It was a few hours after the New Welfare Party (Yeniden Refah Partisi) leader Fatih Erbakan announced that his political-islamist party refused to endorse the ruling People’s Alliance in the elections after meetings with President Tayyip Erdoğan’s Justice and Development Party (AKP) officials. Erbakan not only refused to support, but also announced his candidacy for the presidency against President Tayyip Erdoğan.
The AKP had to do something. They must have thought that if Mehmet Şimşek, the former Treasury Minister who had previously rejected Erdoğan’s offer to rejoin the cabinet, had joined the AKP on such a day, it would have guaranteed headlines and TV screens on March 21 – at least in the government-controlled media.
Moreover, Mehmet Simsek was a well-known figure in Western capital circles, who was already doing business in London, Dubai and similar financial circles. In this way, just as Finland was allowed to return to NATO, Erdoğan would have proven what a Western-friendly leader he really is.
On the same day, March 20, just a few hours earlier, Erdoğan’s rival, the presidential candidate of the opposition’s Nation Alliance, CHP leader Kemal Kılıçdaroğlu, had visited the Kurdish-issue focused People’s Democracy Party (HDP) at the Turkish Grand National Assembly, and left the meeting in an amicable atmosphere.
Hours after all these, the press was notified and the benches were prepared: Erdoğan was going to bring Şimşek back home.
Şimşek was supposed to come to the AKP headquarters and meet the president there. The fact that the meeting would take place at the party headquarters and not at the Presidency had a symbolic meaning. Şimşek, who had rejected to return several times before, would have returned at such a critical time.
He did not.
Erdoğan was unable to convince Şimşek to return to the AKP, to replace the supposedly successful Minister of Treasury and Finance Nureddin Nebati, and perhaps even to become the second Vice President in charge of the economy, partnering Fuat Oktay.
AKP spokesperson Ömer Çelik announced that Şimşek had no plans to “return to active politics,” he said, adding “but he was ready to make any contribution.”
Şimşek posted a similar statement on his Twitter account, saying he was not considering it “due to his work in financial institutions abroad.” He had made a choice between being Erdoğan’s number two and his work in financial institutions abroad.
This is how Erdoğan experienced the second rejection in one day.
Or rejected thrice?
We do not yet know whether Erdoğan heard a third rejection on that day. Because in between, after the rejection of Erbakan, he had a meeting with MHP leader Devlet Bahçeli. Although they did not say it openly, the MHP was not happy with ultra-Islamist Hüda-Par’s declaration of support for the People’s Alliance.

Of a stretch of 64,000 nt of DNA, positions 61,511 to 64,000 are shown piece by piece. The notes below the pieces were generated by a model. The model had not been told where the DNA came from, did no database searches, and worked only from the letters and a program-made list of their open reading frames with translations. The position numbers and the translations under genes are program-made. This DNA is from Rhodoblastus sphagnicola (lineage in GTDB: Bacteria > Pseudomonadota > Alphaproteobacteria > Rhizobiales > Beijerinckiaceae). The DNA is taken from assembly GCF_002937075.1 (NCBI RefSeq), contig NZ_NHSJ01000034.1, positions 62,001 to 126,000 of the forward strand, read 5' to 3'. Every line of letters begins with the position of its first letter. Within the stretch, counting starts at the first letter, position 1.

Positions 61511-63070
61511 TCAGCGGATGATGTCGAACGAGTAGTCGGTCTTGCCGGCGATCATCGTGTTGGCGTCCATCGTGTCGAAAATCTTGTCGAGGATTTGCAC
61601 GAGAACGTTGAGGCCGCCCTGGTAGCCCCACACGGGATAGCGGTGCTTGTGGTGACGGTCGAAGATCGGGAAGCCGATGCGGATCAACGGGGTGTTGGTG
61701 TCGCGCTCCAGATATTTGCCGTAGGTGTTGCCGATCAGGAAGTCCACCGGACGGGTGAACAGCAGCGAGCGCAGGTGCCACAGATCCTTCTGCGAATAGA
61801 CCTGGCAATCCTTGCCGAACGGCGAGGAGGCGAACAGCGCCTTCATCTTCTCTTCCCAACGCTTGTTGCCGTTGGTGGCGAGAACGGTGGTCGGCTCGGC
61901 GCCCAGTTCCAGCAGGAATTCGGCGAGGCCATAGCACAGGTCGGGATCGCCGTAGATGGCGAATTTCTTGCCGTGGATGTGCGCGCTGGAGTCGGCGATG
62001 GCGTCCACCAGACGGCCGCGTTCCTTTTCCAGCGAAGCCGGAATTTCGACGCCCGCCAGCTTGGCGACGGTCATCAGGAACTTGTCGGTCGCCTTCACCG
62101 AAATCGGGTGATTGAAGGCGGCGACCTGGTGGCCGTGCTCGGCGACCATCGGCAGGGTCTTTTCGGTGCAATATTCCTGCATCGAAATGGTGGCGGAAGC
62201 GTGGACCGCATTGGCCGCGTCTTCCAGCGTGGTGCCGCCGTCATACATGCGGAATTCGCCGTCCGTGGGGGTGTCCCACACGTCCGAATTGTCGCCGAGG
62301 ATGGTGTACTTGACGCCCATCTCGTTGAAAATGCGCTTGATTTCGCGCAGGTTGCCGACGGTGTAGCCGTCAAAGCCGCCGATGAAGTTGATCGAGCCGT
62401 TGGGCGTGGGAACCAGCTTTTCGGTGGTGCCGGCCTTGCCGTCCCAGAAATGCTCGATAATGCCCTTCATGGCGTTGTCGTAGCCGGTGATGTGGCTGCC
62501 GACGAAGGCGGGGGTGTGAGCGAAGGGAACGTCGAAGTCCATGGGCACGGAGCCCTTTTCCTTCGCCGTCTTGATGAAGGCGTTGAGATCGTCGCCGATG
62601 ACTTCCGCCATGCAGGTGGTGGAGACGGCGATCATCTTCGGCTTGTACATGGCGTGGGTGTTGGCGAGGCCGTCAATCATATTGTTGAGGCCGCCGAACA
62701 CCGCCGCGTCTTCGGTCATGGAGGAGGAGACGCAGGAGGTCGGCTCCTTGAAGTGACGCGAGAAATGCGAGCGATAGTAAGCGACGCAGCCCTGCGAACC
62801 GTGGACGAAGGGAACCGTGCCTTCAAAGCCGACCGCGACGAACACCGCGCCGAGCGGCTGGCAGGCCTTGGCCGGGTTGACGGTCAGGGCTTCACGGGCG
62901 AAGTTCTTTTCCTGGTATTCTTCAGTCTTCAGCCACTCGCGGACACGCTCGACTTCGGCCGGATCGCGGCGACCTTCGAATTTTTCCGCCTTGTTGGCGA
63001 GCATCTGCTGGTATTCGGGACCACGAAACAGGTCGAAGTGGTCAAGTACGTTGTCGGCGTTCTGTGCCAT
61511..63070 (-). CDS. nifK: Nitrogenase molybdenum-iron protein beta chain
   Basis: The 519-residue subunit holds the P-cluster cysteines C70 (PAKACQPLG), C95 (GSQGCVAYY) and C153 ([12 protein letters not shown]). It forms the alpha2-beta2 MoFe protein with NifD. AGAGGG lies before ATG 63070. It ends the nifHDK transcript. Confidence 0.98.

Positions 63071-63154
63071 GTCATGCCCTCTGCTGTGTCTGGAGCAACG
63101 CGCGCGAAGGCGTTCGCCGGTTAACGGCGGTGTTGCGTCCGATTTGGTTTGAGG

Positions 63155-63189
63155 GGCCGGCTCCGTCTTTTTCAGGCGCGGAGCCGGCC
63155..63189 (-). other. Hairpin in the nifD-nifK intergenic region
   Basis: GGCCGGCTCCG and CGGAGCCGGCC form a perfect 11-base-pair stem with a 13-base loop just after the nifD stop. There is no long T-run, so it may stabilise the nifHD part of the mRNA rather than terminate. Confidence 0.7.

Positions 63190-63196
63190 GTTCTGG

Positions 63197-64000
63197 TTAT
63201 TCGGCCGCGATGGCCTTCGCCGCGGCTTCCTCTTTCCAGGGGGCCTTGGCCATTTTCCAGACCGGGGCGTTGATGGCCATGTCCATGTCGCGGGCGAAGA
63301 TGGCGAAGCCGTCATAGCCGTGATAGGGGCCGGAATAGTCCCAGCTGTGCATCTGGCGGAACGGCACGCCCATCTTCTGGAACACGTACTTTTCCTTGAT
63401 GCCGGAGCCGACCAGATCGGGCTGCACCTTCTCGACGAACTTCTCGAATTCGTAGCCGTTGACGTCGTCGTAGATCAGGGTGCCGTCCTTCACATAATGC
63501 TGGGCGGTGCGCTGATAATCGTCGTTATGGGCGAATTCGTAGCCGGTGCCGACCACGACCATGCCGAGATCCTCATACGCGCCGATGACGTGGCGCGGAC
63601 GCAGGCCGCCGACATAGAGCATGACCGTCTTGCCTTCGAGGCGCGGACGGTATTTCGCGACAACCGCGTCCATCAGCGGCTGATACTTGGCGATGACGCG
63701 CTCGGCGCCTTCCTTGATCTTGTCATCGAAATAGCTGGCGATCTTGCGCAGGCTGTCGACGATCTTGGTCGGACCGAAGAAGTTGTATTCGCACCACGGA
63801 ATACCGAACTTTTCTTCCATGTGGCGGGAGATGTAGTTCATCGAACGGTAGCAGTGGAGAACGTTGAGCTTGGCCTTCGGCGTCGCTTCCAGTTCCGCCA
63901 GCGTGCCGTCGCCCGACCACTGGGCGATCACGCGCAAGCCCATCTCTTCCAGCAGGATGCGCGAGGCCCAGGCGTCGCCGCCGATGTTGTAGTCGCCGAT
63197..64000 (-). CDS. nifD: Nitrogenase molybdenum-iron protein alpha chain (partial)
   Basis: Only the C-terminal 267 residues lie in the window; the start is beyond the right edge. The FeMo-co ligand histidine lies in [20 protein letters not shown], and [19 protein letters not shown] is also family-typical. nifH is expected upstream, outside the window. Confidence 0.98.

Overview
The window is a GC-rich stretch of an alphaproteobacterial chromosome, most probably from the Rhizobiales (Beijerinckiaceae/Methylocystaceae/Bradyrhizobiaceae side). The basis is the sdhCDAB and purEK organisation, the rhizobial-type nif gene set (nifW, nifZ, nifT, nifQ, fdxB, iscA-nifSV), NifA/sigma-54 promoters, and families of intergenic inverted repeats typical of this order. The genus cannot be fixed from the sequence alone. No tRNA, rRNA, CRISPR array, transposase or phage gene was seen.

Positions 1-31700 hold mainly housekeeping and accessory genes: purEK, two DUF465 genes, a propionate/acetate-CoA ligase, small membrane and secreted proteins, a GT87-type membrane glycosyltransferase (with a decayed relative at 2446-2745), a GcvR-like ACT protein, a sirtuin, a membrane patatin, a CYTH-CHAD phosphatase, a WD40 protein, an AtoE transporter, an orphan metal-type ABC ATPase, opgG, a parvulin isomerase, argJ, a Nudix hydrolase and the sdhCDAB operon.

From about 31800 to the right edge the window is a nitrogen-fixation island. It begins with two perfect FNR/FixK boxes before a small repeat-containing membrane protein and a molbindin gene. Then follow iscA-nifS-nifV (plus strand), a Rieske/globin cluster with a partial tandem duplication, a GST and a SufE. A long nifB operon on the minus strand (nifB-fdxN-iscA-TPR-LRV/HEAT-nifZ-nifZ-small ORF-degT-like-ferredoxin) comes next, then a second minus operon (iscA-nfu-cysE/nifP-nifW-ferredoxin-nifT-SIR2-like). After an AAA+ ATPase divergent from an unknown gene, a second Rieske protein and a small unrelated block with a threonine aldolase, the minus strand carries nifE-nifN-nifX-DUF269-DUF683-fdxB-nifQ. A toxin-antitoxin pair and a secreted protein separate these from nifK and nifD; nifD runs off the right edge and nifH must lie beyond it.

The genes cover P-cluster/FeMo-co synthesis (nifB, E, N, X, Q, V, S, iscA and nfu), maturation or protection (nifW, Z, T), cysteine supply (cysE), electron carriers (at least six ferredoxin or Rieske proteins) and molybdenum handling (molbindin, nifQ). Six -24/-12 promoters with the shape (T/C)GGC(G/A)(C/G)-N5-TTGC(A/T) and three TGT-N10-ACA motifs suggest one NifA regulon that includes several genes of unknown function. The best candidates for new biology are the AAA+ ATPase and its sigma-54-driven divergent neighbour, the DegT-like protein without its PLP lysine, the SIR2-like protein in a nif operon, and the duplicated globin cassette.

Just before this meeting, MHP Deputy Chairman Semih Yalçın had reacted to Kılıçdaroğlu’s meeting with HDP co-chairs Pervin Buldan and Mithat Sancar as an “ugly bargain”. According to MHP supporters, Hüda-Par was also a Kurdish and anti-secularist party.
Therefore, Erdoğan may have received a third rejection on the same day, or may have turned back from the brink; we don’t know yet, but it will soon become clear whether Bahçeli had to accept Hüda-Par or not.
However, it is clear that Kılıçdaroğlu’s visit to HDP executives disturbed the AKP and MHP.
HDP co-chairs Pervin Buldan and Mithat Sancar explained why the meeting was held in the parliament and not at the HDP headquarters for the same reason: Parliament should be the place to solve all problems, “including the Kurdish problem.”
Kılıçdaroğlu reiterated the motto in the press conference afterwards.
“Congratulations” for what?
The emphasis that the solution to the Kurdish problem should be under the roof of the Grand National Assembly of Turkey, not through the dialogue with the outlawed PKK via the Turkish National Intelligence Organization, MIT, was obviously going to be the ground that bridged the Millet Alliance and the Labor and Freedom alliance led by the HDP.
As a matter of fact, later on, Ali Babacan, the leader of the DEVA Party, supported the meeting with the same statement.
At the end of the meeting, journalists heard that both Buldan and Sancar bid farewell to Kılıçdaroğlu with the words “congratulations”.
What was this “congratulations” for on a day like this?
Was it for the agreement that was about to be settled, perhaps has already been settled, but that announcement was left for “1-2 days later”?
Or for Kılıçdaroğlu’s candidacy?
In both cases, the HDP was projecting a positive view of Kılıçdaroğlu as the presidential candidate of the opposition’s Nation Alliance. Among the other parties in the Labor and Freedom Alliance, TİP and EMEP were already in favor of supporting Kılıçdaroğlu to defeat Erdoğan in the election.
It has already been rumored for a few days that the HDP and its allies would indirectly support Kılıçdaroğlu by not running a candidate against him.
This could ease the hands of both the HDP administration against its base, Kılıçdaroğlu against IYI Party leader Meral Akşener, and Akşener against HDP objections in the IYI Party base.
As of yesterday, the tide seemed to have turned in favor of Kılıçdaroğlu. But anything can happen at any moment in the hourly changing balances of Ankara. Let’s wait and see.